His god is a lie that does not exist
That hangs over no man’s land like a flare in the night
That casts the dream in the shadows of its evil
Willing us to kill, willing us to die.
I rush across no man’s land to meet his god
Who wishes me dead, there in his trench
The enemy who begs to be killed with a hug
And I pray to my god who wishes him dead
Let me do this
Let us go.
Students of the modern Gnostic version of Christianity taught by Jesus in A Course in Miracles learn that our minds are corrupted by irrational beliefs that place us in a hellish world where we project our guilt onto others to regain our lost innocence. It is within this no man’s land of condemnation and endless deadly conflict, that’s depicted in this poem, that the Christian message of forgiveness – “love thine enemy” – must be absorbed and put to use.
We can undo the deception in principle by reasoning, with ACIM, that we did not sin in Reality when we lost conscious connection with our Source. Reinforcing this message is the point of my forthcoming book. But in this world of separate bodies meant to absorb and inflict punishment, reason doesn’t stand much chance against the passions of fear and hatred.
Though it’s unreal, our no man’s land is a place “where the unreal has been made real.” It is within this hellish environment that overwhelms our sensibilities, our pitiful attempts at reasoning, with its ear-splitting clamor for deception and passion, that I have tried to imagine the only way to put a stop to it. Instead of savaging my “enemy” in his trench, I need only to give him a loving hug. “The hug” would then represent the precise moment when the deception is undone, and its illusory vision of hell is removed from my mind.
It will do this not by my killing the person but by killing what makes the person in my mind my “enemy.” My enemy begs to be “killed” with a hug because only then, with a gesture of Love, will innocence be restored to the image of him that exists within my mind. Only then can the innocent person that he really is be spared from the projection of my own imagined guilt, from my condemnation, and my savage attack.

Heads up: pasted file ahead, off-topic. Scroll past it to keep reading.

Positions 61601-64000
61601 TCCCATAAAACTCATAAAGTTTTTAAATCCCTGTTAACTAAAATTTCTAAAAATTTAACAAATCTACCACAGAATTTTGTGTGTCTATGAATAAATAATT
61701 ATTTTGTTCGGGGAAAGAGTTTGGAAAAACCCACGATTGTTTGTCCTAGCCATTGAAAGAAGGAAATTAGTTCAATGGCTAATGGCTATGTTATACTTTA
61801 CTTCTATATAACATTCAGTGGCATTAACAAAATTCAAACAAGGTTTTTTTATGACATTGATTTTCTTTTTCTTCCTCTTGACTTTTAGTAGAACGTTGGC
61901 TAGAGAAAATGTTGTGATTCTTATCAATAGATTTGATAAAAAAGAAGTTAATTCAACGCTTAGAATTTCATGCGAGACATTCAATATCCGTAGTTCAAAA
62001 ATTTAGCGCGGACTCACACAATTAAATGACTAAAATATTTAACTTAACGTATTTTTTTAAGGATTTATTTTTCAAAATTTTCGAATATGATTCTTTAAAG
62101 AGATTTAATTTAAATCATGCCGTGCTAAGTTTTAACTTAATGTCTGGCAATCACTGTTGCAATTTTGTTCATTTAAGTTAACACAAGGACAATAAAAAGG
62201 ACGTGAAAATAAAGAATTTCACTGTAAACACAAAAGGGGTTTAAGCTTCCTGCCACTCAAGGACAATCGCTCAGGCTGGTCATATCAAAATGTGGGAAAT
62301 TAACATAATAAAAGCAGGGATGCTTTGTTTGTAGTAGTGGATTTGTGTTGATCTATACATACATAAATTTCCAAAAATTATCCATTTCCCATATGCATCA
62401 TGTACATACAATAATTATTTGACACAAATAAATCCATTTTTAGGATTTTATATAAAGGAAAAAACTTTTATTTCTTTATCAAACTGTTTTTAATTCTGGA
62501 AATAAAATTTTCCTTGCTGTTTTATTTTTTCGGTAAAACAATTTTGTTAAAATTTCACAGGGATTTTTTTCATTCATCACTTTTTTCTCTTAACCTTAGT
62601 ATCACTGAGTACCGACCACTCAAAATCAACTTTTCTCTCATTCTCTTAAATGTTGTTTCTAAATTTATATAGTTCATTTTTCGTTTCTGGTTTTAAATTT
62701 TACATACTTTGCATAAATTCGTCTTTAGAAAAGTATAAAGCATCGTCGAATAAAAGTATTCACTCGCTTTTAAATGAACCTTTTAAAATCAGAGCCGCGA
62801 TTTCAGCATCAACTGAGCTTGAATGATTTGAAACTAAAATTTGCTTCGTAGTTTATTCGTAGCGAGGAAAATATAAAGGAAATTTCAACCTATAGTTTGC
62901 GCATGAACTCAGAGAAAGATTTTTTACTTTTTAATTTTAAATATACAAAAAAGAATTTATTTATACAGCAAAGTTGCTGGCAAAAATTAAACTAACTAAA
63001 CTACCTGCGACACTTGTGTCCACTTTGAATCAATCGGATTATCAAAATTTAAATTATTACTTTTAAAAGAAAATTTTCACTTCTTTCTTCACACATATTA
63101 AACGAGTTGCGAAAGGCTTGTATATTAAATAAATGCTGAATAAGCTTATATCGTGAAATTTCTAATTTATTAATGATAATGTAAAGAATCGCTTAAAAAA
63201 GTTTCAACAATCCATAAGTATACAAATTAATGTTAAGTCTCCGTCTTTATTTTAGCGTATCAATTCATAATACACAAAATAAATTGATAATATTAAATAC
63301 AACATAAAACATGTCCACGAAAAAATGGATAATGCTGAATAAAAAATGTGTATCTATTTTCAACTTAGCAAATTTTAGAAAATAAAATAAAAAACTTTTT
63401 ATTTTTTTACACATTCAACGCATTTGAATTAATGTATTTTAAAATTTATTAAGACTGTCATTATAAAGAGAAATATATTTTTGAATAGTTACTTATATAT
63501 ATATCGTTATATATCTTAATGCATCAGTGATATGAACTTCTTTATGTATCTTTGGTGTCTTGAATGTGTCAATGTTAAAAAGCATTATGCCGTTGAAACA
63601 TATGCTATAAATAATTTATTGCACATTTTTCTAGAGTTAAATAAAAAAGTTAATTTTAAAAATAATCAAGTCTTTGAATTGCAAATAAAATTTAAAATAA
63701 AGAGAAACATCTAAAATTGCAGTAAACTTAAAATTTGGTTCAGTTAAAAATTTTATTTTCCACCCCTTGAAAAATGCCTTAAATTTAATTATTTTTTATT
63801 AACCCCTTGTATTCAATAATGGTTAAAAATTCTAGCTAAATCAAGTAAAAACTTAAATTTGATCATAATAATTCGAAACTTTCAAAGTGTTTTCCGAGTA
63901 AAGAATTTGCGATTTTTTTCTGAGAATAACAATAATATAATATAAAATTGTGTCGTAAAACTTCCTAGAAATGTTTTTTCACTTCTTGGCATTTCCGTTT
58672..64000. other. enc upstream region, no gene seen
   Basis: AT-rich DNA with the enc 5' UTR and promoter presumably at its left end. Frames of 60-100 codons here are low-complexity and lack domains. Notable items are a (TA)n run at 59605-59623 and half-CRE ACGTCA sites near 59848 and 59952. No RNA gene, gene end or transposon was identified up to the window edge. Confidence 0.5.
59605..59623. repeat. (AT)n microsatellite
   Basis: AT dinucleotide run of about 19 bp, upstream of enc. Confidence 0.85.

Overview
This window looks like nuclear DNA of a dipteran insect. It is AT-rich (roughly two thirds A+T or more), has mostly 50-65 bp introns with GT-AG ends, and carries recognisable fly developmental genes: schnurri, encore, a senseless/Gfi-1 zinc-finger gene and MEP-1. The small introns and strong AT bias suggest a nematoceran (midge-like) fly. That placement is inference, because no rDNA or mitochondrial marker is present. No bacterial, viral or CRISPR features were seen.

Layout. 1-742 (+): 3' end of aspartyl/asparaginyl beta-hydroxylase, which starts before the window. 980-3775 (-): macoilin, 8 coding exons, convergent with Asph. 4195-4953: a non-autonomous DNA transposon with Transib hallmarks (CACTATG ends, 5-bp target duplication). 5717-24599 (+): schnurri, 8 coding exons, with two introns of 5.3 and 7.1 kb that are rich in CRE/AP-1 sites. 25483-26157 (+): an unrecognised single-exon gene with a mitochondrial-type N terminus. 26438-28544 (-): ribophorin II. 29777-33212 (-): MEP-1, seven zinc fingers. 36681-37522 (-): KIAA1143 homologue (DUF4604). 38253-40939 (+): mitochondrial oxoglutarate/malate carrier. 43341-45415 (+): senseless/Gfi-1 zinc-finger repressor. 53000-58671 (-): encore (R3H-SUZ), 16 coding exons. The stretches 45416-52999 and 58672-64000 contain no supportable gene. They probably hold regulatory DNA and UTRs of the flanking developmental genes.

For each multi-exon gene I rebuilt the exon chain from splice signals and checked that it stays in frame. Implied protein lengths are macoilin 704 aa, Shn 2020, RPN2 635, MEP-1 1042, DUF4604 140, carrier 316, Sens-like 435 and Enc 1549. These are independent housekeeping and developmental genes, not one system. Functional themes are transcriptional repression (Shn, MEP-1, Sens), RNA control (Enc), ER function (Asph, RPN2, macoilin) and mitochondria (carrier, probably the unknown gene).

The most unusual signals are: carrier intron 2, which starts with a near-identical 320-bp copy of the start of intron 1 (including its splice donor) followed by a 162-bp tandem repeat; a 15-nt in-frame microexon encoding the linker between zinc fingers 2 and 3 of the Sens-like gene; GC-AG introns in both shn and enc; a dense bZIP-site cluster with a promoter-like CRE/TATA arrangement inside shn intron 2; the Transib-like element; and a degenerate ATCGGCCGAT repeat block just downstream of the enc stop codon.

What the poem tries to convey is an honest humility, if not total despair, in the presence of a simple request that asks the impossible, that I love my “enemy” at precisely the point when my external circumstances and the passions they invoke overwhelm my humanity. I acknowledge its impossibility because I have no pretensions, at this stage of my training, of being a role model for forgiveness under any such circumstances.
Should I ever encounter my enemy in his trench, for real, of this I am certain: giving him a hug instead of making him pay for his infuriating offenses, his inflammatory provocations, will have to be a pure act of Grace. It will occur because another Mind – the Child’s right mind – has gently moved my corrupted mind out of the way. And only then if I have truly asked for it. It will do this if it has finally trained my corrupted mind to reject the deception of guilt and to affirm the Truth of Innocence. Otherwise, my clear expectation is that I would kill the bastard.
Praying to the darkness – to “my god who wishes him dead.” – to allow the hug to happen. is an admission that my mind is not ruled by reason in this world. It’s ruled by madness or I would not be so desperate for help that it would occur to me to ask an executioner practiced in cruelty -- the god of war -- for help with an act of compassion.
But “The Hug” is not the hopeless capitulation that it may seem. My training continues. The Holy Spirit speaks for the Truth, and, in time, the deception will lose its force. “Where the Trouble Lies” notes that energy, the force that keeps the illusion of material reality in place, is dying out. The illusion is in a state of entropy, coming apart. Our bodies will find a better use, and our passions, too.
What put my “enemy” there was hating him in the first place, before he committed any offense. What put him there was fear and hatred in my own mind that needs to revert back to its natural state of Love – back to Reality. The restoration of Reality, with our Free Will doing its part, is inevitable. Reason will prevail. The innocent Child that we really are will prevail. I am sure of it. My “enemy” will get his hug.
There is yet another meaning to the poem that’s implied by its military setting: conflict between opposing armies whose combatants have surrendered their individual sovereignty, and thus free choice, to a group, presumably to their respective countries. The “barriers to an awareness of Love’s presence” ACIM speaks of are many, and this is one of them: signing onto groups – employers, professions, organized causes, faiths, etc. -- that then superimpose their imperatives for survival onto our freely-chosen personal morality.
The “Sophie’s Choice” that The Hug presents is between loyalty to the ethics of individual free choice or to the amoral dictates of our group masters. In praying to the god of war – to Caesar – for permission to hug my “enemy,” I am asking, in effect, for manumission: for release from subservience to his army so that I may exercise free will and reclaim my integrity, my spirituality. I seek freedom from the curse of humanity: serving two masters, doing what’s right while “following orders” – an impossibility. We don't often have the option of separating from organizations that feed us, that trap us in situations where our only choice is some form of death no matter what we decide. If there remains a tone of discouragement, of hopelessness to "The Hug," this would account for it.